The chart shows how the shale breakeven has drastically reduced from $73/bbl to $35/bbl. This has enabled US oil drillers to be profitable even at lower price levels. How was this achieved? It was done through an iteration of process improvement via consistent investment in R&D. Today, shale wells in the US are able to frack a lot more oil out of each square-foot than ever before. That is the power of R&D.
Where does India’s R&D contribution come from?
R&D typically comes from two sources, that is, private R&D (which is what large companies in the area of pharma and electronics do) and public R&D (government exploration in defence, atomic energy, space, agriculture, etc.). Public R&D happens in areas where either monetization is most likely to happen over a longer period of time or where R&D cannot be left to the private sector for reasons of national security. Let us first see how the R&D spent in India is broken up in terms of spenders.
As the above chart depicts, non-private R&D really takes the cake at 62% with the private sector and the industry contributing the balance. According to the survey conducted by the DST, India tops a list of 13 countries in terms of share of the public sector. These include the US, Russia, UK, Spain, Korea, Mexico, Japan, Italy, China, Germany, France, and Australia. Also over 80% of the R&D spending in India merely comes from marquee research agencies like DRDO, ISRO, ICAR, Department of Atomic Energy, CSIR etc.
How does India stack up in the global R&D game?
|Country||R&D as % of GDP in 1996||R&D as % of GDP in 2015|
The above table captures the crux of the R&D challenge in India. Not only is the R&D spending in India low as a percentage of GDP but is also stagnated at the same level since 1996. During this period, not only large economies but also small economies from Eastern Europe and Central Asia are moving ahead in the R&D stakes.
A favourable R&D environment in India
India does have some advantages to encourage R&D to begin with. Firstly, with a burgeoning of the aspiring middle class, there is a huge market for a host of products. This should be a good starting point for innovation and R&D. Secondly, India boasts of a large pool of an English-speaking manpower, which is hard to find in most countries. That makes execution of R&D plans much easier. Lastly, the government has a catalytic R&D policy and the upgraded telecom infrastructure in India is at par with most nations.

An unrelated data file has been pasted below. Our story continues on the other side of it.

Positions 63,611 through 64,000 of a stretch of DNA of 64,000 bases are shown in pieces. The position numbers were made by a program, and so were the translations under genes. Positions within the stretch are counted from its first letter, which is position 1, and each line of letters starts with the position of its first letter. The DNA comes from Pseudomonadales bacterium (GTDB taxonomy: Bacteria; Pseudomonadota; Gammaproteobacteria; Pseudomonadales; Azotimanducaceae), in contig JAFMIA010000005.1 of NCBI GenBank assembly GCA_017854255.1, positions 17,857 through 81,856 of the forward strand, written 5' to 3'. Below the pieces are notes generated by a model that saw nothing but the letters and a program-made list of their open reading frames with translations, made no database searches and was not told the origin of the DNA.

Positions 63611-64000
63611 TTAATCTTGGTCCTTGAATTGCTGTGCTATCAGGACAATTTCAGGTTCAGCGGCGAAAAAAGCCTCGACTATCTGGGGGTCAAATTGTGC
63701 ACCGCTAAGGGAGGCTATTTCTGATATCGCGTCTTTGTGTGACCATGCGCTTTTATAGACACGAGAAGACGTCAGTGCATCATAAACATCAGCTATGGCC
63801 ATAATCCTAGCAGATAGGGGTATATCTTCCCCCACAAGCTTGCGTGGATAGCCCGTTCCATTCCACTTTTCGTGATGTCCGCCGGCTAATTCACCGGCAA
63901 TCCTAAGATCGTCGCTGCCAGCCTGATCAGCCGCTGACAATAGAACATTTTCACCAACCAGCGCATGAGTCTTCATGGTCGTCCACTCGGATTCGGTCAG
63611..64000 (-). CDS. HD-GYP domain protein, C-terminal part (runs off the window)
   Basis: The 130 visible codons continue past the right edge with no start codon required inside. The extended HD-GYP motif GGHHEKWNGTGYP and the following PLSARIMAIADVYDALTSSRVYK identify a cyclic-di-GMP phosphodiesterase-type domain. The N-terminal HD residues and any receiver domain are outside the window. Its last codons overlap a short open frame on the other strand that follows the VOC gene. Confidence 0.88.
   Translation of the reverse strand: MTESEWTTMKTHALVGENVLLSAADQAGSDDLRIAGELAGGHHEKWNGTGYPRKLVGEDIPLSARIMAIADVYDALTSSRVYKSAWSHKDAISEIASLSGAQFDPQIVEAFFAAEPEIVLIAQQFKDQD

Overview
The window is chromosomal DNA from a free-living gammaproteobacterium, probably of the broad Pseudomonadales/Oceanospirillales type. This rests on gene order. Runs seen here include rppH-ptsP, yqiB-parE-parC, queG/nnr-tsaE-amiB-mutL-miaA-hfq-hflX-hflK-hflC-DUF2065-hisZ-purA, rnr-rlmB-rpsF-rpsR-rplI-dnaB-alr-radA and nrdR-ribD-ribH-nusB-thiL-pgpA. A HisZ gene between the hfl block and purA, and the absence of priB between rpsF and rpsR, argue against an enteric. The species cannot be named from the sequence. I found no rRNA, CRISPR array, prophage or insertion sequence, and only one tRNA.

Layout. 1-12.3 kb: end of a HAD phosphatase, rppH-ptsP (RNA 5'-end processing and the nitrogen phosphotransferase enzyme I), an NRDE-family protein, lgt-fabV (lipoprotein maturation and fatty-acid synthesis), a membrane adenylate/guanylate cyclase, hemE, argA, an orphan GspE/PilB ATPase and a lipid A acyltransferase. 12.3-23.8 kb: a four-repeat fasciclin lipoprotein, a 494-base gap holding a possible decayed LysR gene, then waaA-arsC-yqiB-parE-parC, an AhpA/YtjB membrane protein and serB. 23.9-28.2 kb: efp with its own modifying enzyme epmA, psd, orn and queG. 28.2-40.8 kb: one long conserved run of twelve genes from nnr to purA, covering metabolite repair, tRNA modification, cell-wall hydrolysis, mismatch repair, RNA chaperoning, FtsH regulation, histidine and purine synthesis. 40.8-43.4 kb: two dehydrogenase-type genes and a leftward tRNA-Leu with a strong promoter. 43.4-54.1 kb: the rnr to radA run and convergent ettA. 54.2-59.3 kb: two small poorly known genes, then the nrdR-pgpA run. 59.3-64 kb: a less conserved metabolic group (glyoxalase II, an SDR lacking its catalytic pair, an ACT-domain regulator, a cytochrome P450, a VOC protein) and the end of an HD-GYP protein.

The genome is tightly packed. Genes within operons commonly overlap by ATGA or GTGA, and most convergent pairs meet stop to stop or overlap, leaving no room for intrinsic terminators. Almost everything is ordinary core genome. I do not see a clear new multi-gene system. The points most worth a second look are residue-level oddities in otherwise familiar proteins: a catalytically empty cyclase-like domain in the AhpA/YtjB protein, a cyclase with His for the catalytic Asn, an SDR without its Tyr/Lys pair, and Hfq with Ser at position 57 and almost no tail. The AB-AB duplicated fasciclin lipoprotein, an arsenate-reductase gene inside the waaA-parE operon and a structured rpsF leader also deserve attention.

There are adequate regulatory and tax incentives. In many cases, India offers R&D super deductions to the tune of 200%, which is at par with the best in the world. Secondly, from a direct tax perspective, R&D spending offers tax breaks and incentives for R&D contribution in the form of accelerated depreciation. Thirdly, there are also incentives for R&D in terms of indirect taxes. These include customs exemption for the import of specific goods for R&D, EPCG scheme application etc. In addition to the above central incentives, there are also additional state government incentives for R&D.
Major challenges for enhancing R&D spending in India
While the need for greater R&D spending is there, some practical challenges exist.
- In the recent past, private R&D has shown signs of improving but the growth has either come from public sector companies or from MNCs. In fact, it is MNCs that accounted for 90% of the patents filed in India.
- India has a weak linkage between universities, institutes of higher learning, and industry. That linkage is a lot more robust in countries like the US, UK, Germany, and Israel. Most Indian universities have not been able to modify their curriculum with changing times.
- Most R&D by the private sector depends on the quality of finance available. While a lot of VC and PE funding goes into software, ecommerce, and digital payment networks, not much is dedicated to genetics, molecules, clinical research etc. That is a big gap.
- One of the shortcomings of the Indian university system has been the focus on basic research rather than application research. That has limited its value to industry and hence the support is lacking.
- The most important of all challenges is the weak IPR regime. Any investment in R&D pre-supposes a strong intellectual property rights (IPR) regime to protect the IPs. In most areas, R&D IPs are either too weak structurally or are very hard to enforce.
- The bottom line is that the potential for R&D in India is huge but there are ground level challenges. Its importance, however, cannot be underplayed.